Public shaming in social media

Public shaming has become a mainstay in social media. With the frequency888_1_sad-twitter-logo of news being published and shared, it allows people to easily jump to conclusions. This is especially relevant when negative stories are released about individuals. People are quick to leave nasty comments, tweets and posts about the accused individual. This was especially relevant in the case of Justine Sacco,  whose life was essentially changed forever with one tweet that was meant to be a joke. Now, I’m not defending Justine’s behavior and reckless style of tweeting. But, her case is a great example of how ruthless and unforgiving the internet can be when a normal person makes a simple mistake.

It’s okay to criticize people. It’s okay to disagree with people. But when cross the line of disagreement and criticism into personal and communal attacks, that’s where it becomes cyberbullying. When you find something on social media that angers or upsets you, it’s best to just take a step back, and evaluate the situation before hitting send. Social media makes it difficult for anyone to recover from being responsible for a post that others may find offensive, which makes using common sense the most effective posting strategy.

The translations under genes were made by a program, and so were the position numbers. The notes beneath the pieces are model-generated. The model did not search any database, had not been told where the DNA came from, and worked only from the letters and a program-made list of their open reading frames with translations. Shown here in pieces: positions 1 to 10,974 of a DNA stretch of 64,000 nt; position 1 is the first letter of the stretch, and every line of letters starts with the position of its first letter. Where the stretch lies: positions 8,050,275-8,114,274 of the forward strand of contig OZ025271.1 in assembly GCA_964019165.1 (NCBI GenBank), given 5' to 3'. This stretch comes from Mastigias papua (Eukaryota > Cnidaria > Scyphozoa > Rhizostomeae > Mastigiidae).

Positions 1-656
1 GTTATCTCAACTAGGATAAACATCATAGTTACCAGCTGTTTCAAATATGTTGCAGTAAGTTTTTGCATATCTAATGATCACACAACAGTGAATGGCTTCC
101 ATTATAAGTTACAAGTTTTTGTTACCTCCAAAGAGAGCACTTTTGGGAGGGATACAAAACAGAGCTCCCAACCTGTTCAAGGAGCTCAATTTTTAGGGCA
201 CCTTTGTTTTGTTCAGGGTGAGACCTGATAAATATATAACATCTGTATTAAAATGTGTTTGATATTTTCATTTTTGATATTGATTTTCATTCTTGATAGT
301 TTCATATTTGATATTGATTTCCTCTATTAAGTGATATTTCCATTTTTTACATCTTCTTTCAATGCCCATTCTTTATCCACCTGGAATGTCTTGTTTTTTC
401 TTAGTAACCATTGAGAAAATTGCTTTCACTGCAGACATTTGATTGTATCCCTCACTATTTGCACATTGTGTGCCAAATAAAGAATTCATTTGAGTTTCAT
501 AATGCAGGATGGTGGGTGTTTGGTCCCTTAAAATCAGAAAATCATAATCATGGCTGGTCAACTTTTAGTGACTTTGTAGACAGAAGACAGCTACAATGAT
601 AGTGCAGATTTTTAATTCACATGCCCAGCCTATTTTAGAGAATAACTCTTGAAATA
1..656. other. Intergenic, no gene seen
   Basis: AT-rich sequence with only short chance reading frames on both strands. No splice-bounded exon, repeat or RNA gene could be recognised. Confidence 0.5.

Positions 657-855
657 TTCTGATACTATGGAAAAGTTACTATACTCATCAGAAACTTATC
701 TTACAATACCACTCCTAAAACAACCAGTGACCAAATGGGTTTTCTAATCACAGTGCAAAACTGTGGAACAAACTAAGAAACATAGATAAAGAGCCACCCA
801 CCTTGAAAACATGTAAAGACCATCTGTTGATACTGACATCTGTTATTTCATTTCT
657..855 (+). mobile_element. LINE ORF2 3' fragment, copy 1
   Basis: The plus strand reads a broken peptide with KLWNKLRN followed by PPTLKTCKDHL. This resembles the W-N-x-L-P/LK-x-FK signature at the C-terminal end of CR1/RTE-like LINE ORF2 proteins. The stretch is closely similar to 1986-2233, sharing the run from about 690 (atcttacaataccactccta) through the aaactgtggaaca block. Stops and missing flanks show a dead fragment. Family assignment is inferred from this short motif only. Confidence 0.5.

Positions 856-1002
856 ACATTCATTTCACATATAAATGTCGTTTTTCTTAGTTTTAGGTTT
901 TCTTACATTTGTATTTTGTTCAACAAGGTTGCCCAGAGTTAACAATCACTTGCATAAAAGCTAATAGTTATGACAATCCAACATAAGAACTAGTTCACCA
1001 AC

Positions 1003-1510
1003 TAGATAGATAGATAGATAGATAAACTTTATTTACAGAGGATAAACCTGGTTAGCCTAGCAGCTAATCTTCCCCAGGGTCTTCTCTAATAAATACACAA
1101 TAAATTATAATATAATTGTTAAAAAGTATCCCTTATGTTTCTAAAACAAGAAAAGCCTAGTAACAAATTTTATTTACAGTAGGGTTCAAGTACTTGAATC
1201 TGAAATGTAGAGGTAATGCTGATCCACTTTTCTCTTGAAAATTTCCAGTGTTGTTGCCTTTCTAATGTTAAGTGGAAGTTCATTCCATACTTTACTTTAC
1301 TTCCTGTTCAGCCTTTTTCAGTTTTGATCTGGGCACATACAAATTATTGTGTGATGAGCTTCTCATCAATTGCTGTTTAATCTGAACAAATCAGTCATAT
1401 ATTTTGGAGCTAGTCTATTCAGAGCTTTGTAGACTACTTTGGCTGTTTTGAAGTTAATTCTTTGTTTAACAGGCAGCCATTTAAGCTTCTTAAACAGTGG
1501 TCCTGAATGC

Monica Lewinsky says in her TED Talk that, “cruelty to others is nothing new, but online, technologically enhanced shaming is amplified, uncontained, and permanently accessible… millions of people, often anonymously, can stab you with their words, and that’s a lot of pain.” The internet has allowed a whole new realm of put downs, insults, and bullying. Luckily, there are initiatives like TrollBusters that are aiming to weed out many of these harmful comments. Still, we have a lot of work to do as a society in our use of social media if we’re going to work towards being more a compassionate and understanding social network. There is not any practical solution than just setting an example of love, compassion and understanding in your social media use.


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